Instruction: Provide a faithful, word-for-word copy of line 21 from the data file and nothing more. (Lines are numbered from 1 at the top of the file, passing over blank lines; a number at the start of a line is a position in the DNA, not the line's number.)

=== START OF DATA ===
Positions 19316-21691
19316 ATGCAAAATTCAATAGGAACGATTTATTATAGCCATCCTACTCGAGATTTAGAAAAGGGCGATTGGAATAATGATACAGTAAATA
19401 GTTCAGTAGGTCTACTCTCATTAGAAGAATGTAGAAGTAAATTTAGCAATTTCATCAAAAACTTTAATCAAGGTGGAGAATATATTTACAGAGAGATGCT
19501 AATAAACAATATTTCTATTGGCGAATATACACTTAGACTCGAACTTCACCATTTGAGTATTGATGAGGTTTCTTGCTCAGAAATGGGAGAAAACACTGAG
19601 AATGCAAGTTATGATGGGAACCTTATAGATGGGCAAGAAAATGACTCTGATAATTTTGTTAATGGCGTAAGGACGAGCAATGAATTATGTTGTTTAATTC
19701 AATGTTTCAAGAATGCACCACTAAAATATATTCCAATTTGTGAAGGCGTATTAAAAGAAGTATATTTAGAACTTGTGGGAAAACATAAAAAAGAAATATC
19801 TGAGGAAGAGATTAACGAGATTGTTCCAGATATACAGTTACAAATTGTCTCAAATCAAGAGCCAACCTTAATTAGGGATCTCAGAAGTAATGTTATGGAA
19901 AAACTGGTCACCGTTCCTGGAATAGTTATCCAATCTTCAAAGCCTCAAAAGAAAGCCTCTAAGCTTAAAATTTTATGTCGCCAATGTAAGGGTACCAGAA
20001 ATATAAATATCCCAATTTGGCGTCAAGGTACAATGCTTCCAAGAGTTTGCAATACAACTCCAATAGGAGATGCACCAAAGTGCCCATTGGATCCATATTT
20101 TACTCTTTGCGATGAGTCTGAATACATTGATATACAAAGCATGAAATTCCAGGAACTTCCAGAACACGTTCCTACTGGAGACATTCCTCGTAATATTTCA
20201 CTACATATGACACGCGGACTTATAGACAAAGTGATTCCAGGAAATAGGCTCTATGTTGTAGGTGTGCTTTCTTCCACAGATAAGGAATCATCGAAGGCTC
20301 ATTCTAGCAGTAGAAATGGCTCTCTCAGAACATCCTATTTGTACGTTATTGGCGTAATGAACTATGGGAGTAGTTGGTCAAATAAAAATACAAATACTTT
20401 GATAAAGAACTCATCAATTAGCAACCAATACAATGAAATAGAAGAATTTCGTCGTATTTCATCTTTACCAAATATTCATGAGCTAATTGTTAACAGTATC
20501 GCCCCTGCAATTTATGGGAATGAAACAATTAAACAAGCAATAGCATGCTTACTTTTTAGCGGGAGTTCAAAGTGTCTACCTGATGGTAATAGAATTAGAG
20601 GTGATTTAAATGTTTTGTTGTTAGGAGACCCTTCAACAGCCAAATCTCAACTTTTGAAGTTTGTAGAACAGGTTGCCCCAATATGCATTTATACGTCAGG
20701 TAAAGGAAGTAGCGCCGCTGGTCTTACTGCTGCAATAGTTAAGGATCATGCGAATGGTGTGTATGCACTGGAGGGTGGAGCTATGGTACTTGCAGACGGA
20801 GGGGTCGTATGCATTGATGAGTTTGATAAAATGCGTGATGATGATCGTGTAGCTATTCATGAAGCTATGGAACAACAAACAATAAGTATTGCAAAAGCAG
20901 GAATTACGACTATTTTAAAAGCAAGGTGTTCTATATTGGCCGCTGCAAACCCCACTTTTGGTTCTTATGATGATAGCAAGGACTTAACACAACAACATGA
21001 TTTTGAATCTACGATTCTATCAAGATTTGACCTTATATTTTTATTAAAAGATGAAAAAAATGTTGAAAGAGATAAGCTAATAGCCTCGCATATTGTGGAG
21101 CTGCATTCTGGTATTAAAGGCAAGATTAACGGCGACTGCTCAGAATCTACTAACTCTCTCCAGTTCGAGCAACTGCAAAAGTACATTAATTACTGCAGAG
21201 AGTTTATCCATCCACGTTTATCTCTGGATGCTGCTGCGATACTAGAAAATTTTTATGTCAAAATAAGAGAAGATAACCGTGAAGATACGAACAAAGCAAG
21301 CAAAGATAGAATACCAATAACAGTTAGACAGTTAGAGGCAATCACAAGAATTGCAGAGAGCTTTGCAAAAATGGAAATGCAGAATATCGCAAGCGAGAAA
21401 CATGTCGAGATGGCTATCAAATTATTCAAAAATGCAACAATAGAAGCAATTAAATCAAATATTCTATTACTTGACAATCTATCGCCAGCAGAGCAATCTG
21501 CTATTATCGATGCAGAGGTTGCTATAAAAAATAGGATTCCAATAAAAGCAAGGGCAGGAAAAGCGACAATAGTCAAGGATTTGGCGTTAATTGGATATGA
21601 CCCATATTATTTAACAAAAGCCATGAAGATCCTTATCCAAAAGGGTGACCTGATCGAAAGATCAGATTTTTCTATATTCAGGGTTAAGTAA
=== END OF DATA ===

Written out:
21201 AGTTTATCCATCCACGTTTATCTCTGGATGCTGCTGCGATACTAGAAAATTTTTATGTCAAAATAAGAGAAGATAACCGTGAAGATACGAACAAAGCAAG